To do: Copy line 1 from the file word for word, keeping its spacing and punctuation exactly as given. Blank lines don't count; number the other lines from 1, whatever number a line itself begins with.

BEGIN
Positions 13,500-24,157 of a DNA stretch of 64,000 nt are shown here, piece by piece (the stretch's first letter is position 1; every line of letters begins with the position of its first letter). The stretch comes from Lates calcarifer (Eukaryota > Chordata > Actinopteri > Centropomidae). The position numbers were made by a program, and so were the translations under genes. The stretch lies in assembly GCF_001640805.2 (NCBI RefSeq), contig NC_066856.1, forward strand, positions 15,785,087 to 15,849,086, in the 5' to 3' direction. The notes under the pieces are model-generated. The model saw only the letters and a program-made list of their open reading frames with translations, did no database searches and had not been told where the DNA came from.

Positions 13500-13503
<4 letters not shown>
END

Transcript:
Positions 13,500-24,157 of a DNA stretch of 64,000 nt are shown here, piece by piece (the stretch's first letter is position 1; every line of letters begins with the position of its first letter). The stretch comes from Lates calcarifer (Eukaryota > Chordata > Actinopteri > Centropomidae). The position numbers were made by a program, and so were the translations under genes. The stretch lies in assembly GCF_001640805.2 (NCBI RefSeq), contig NC_066856.1, forward strand, positions 15,785,087 to 15,849,086, in the 5' to 3' direction. The notes under the pieces are model-generated. The model saw only the letters and a program-made list of their open reading frames with translations, did no database searches and had not been told where the DNA came from.